World Bulletin/News Desk
The hole in the ozone layer, the earth's protective shield against ultraviolet rays, is expected to be smaller this year over the Antarctic than last, showing how a ban on harmful substances has stopped its depletion, the United Nations said on Friday.
But the hole is probably larger than in 2010 and a complete recovery is still a long way off.
The signing of the Montreal Protocol 25 years ago to phase out chemicals that deplete the ozone layer has helped prevent millions of cases of skin cancer and eye cataracts as well as harmful effects on the environment, the U.N. weather agency said.
"The temperature conditions and the extent of polar stratospheric clouds so far this year indicate that the degree of ozone loss will be smaller than in 2011 but probably somewhat larger than in 2010," the World Meteorological Organization (WMO) said in a statement.
The Antarctic ozone hole, which currently measures 19 million square kilometres, most likely would be smaller this year than in the record year of 2006, it said. The annual occurrence typically reaches its maximum surface area during late September and maximum depth in early October.
But the banned chlorofluorocarbons (CFCs), once used in refrigerators and spray cans, have a long lifetime in the atmosphere and it will take several decades before their concentrations are back to pre-1980 levels, the WMO said.
The Montreal protocol has been a "great success", U.N. weather agency expert Geir Braathen told a news briefing.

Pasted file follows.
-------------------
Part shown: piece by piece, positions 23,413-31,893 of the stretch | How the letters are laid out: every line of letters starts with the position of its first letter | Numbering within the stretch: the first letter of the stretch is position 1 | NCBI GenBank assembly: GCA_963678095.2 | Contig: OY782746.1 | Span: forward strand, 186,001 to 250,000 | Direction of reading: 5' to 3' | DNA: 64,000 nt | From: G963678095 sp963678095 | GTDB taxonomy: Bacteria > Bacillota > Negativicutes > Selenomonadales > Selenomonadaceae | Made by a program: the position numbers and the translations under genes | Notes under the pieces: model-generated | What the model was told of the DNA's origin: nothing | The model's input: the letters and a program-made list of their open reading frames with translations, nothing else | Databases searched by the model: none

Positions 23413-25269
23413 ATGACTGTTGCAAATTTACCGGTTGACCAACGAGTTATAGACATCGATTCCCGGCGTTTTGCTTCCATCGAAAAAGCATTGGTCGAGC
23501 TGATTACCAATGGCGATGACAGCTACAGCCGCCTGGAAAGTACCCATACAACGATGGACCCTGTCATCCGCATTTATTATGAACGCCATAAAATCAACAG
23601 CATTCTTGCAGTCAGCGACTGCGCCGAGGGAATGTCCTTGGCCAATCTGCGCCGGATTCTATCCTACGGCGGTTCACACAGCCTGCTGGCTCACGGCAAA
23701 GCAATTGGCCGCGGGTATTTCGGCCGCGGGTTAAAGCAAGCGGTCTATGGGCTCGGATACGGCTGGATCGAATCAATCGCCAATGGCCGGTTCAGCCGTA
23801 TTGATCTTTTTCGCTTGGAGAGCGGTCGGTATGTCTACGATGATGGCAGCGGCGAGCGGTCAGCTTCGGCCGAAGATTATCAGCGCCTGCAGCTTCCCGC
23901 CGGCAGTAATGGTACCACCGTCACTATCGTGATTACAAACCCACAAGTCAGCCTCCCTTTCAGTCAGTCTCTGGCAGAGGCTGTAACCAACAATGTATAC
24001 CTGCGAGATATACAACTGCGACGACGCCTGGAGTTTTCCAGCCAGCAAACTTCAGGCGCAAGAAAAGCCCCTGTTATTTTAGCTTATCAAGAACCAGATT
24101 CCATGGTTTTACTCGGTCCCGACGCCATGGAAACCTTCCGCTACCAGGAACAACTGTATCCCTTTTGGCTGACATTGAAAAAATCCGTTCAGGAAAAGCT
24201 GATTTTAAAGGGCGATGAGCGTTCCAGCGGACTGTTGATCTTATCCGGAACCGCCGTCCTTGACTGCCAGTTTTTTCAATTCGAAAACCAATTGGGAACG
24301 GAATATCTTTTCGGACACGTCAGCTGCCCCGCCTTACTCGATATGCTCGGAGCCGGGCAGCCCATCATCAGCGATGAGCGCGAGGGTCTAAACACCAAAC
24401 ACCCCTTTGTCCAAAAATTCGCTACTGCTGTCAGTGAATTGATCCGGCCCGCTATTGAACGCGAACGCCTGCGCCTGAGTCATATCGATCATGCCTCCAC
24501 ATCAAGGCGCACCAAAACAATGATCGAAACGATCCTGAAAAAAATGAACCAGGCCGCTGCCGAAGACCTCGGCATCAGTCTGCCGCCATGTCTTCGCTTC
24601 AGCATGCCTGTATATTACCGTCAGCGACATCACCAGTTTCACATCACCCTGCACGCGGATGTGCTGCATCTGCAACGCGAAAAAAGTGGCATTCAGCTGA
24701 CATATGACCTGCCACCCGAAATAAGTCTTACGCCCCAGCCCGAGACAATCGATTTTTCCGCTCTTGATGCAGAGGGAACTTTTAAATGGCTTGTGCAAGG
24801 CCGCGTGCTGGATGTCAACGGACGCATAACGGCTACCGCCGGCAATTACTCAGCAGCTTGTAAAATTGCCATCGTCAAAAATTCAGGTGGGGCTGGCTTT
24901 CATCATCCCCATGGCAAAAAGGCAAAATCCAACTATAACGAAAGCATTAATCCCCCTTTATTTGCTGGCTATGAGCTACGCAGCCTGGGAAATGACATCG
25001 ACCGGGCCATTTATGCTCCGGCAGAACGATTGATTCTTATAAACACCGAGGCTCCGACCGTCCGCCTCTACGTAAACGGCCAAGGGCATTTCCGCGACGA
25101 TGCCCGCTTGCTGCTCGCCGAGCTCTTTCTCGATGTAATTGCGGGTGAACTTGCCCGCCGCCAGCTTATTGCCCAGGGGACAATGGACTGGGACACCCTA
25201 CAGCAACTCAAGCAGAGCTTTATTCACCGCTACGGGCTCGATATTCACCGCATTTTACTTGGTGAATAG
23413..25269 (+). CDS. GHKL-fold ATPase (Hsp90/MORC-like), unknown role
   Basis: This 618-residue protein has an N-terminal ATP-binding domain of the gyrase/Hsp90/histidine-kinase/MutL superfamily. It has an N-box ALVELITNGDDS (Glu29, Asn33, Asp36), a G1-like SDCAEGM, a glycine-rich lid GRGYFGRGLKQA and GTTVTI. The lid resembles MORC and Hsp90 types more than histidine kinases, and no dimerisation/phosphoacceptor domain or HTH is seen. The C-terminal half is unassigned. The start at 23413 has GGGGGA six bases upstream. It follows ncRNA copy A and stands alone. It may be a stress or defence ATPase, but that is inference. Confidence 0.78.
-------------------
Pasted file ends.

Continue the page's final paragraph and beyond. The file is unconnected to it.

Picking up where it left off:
"This has prevented a major environmental disaster and globally ozone depletion has levelled off. We haven't really seen any kind of unequivocal ozone recovery yet," he said.
"Ozone depletion has stopped, levelled off," Braathen said.
In the Arctic stratosphere, there was record ozone loss in spring of 2011, but it has returned to more normal conditions this year, he said.
Johnson, kicking off a trip to Japan, visited the robotic centre at Waseda University, which works closely with Britain's University of Birmingham on robotic technologies.
Juno spacecraft will get closest look ever at planet’s massive, centuries-old storm
Novel way of serving has attracted a large number of customers to pizza place in northeastern Multan city
Due to be launched in 2018, BepiColombo will be the European Space Agency's first mission to the closest rock to the Sun.
In historic first, company successfully lands cargo capsule also used to resupply ISS in 2014
Push to cloud business could mean thousands of layoffs, sources say
Company will no longer pull data from free Gmail inboxes to personalize ads
Kepler telescope reveals details of more than 200 newly-found planets in Milky Way
"Today, it is our pleasure to officially announce the newest member of our 737 family, the 737 MAX 10," Kevin McAllister, head of the company's commercial aviation division, told journalists as the Paris Air Show got under way.
The Twilight Express Mizukaze departed Osaka on its maiden trip with around 30 well-heeled passengers on a journey to the far reaches of Japan's main island.
Google has launched a website to help you find the Qibla – the direction of prayer.
Bilkent University students designed Arbo which can babysit and notify of gas leaks in the house
The refurbished Dragon cargo capsule soared into space aboard a Falcon 9 rocket at 5:07 pm (2107 GMT) from Cape Canaveral, Florida.